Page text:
For nearly 20 years, the critically endangered Siamese crocodile (Crocodylus siamensis) has been considered nearly extinct in the wild, victimized by habitat loss and poaching. A small population was found in Cambodia in 2000 and, until now, it was believed that, at most, 250 of the rare crocodiles existed in the world.
But recently, conservationists became aware of a new population of Siamese crocodiles, all of which were already living in captivity at Cambodia’s Phnom Tamao Wildlife Rescue Center. According to researchers from Fauna & Flora International (FFI), this means there is hope of creating a captive-breeding program to save the Siamese crocodile from extinction.
The newly discovered crocs were originally suspected to be hybrids of multiple crocodile species. But conservationists managed to wrestle all 69 crocs living at the center (not an enviable job) to obtain DNA samples. Testing proved that 35 of the 69 animals were purebred Siamese, including six adults and 29 juveniles and hatchlings.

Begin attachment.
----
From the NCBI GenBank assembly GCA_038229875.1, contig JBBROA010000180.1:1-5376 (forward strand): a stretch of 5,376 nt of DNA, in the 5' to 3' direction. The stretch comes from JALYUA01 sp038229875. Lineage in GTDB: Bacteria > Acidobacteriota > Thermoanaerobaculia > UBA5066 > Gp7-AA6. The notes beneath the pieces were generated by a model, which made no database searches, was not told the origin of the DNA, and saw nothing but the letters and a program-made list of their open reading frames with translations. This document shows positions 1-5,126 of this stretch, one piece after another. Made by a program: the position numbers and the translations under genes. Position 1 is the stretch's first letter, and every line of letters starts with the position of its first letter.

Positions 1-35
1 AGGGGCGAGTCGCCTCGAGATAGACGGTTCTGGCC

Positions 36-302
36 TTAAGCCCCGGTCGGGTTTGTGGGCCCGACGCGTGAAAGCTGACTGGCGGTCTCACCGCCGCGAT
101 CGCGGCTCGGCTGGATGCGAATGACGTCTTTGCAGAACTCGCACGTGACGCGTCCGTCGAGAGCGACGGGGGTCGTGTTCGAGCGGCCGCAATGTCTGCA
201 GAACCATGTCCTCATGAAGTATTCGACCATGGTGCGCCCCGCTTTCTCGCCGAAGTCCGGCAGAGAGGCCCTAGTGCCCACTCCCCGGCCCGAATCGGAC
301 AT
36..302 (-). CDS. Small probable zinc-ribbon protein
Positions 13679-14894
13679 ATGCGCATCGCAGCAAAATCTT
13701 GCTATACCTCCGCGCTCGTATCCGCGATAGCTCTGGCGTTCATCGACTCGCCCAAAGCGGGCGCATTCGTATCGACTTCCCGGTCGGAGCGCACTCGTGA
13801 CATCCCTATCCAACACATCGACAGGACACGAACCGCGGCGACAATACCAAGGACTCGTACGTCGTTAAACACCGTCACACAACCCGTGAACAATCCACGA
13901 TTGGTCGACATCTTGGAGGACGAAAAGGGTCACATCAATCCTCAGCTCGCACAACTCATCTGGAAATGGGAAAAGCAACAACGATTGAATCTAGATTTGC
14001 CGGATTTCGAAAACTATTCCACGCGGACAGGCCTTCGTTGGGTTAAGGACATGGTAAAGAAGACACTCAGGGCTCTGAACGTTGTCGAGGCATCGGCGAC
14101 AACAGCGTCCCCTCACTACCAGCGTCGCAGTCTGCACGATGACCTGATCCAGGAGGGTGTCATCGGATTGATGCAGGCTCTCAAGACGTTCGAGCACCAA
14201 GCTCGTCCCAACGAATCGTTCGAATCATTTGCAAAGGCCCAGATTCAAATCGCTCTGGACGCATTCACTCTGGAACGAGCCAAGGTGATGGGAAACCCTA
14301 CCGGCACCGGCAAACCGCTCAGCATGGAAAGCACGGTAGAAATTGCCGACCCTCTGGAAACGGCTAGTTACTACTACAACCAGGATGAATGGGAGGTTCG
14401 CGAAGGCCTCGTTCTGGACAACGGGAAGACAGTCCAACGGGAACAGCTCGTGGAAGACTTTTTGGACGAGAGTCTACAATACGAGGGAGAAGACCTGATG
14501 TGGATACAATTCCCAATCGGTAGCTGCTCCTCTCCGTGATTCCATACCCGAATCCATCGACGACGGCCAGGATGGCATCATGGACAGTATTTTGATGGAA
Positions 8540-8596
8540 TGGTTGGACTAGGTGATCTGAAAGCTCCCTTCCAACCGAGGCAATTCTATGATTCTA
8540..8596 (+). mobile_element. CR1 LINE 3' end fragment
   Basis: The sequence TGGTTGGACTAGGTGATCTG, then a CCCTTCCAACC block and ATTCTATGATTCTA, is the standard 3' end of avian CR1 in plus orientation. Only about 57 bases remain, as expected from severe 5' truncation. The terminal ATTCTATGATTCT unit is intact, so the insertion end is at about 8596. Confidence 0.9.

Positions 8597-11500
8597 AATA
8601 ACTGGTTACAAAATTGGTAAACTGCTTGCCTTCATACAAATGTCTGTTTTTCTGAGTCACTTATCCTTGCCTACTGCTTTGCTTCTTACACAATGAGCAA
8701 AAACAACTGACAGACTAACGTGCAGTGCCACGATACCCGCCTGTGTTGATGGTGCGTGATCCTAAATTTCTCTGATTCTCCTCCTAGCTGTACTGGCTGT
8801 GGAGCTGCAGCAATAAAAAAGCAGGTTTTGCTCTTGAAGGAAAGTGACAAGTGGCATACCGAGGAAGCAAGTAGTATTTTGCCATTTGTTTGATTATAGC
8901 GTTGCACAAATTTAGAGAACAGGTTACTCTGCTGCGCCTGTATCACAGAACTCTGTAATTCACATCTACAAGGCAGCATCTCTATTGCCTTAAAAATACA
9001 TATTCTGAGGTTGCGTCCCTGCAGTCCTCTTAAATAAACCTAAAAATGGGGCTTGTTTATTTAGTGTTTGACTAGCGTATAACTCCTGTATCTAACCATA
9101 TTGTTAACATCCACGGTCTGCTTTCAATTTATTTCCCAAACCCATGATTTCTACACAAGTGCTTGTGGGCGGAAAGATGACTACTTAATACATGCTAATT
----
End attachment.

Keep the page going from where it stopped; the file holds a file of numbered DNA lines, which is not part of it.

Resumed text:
“This could provide a critical lifeline for the long-term preservation of this critically endangered species,” Phnom Tamao Director Nhek Ratanapech said in a prepared statement.
“For the first time in Cambodia, we have a captive population of animals that we know 100 percent are purebred Siamese crocodiles,” Adam Starr, who manages the Cambodian Crocodile Conservation Program, told the Associated Press. The program is a joint effort of the Cambodian government and FFI.
FFI and other conservation groups will now help the staff at Phnom Tamao to come up with a breeding program that could yield new crocodiles as early as next year. If successful, they will also work with the IUCN Reintroduction Specialist Group to release Siamese crocodiles back into the wild once the offspring have reached two years of age.
Siamese crocodiles were hunted into near-extinction in the mid–20th century due to their highly prized skin, which is much softer than that of other crocodile species. Researchers knew that some hybrid crocs on Cambodian farms had Siamese DNA because they had long ago been crossbred with other crocodile species to produce larger, faster-growing, softer-skinned animals for commercial exploitation. This is the first time that purebred Siamese crocodiles have been found among any hybrids anywhere in Cambodia.
Article via Scientific American | 23 November 2009 |